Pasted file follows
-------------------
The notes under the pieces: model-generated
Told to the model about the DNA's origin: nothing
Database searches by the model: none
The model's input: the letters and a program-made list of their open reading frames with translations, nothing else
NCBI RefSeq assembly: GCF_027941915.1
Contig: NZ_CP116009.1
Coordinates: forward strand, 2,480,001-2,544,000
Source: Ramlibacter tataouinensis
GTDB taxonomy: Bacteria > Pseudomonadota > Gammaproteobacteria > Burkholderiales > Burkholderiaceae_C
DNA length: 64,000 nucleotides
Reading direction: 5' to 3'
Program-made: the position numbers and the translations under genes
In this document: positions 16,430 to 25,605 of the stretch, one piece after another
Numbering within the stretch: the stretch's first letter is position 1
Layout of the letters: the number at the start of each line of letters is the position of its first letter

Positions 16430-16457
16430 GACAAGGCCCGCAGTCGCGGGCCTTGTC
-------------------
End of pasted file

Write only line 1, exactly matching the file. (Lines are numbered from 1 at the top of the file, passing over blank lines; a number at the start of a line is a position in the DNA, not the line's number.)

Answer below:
The notes under the pieces: model-generated